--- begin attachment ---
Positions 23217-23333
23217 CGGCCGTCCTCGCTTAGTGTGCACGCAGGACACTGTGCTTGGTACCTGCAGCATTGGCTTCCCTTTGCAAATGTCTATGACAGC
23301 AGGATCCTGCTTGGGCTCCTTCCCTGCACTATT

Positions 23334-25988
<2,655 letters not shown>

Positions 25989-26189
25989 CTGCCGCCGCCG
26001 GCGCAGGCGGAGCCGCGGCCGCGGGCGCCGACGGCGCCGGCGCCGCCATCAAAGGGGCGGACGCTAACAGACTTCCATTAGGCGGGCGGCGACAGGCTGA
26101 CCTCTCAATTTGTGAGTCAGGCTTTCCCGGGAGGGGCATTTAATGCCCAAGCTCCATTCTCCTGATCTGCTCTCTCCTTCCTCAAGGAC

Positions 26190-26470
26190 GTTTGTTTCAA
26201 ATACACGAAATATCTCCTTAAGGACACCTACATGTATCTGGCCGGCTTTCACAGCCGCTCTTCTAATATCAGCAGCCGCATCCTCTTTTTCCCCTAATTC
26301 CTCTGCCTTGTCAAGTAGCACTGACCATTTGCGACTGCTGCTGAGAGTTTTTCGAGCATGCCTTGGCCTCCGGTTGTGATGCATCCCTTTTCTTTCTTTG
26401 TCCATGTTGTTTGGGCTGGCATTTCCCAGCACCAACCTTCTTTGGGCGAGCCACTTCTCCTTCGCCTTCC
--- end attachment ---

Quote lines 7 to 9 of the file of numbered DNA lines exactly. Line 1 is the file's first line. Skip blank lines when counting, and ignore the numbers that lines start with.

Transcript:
25989 CTGCCGCCGCCG
26001 GCGCAGGCGGAGCCGCGGCCGCGGGCGCCGACGGCGCCGGCGCCGCCATCAAAGGGGCGGACGCTAACAGACTTCCATTAGGCGGGCGGCGACAGGCTGA
26101 CCTCTCAATTTGTGAGTCAGGCTTTCCCGGGAGGGGCATTTAATGCCCAAGCTCCATTCTCCTGATCTGCTCTCTCCTTCCTCAAGGAC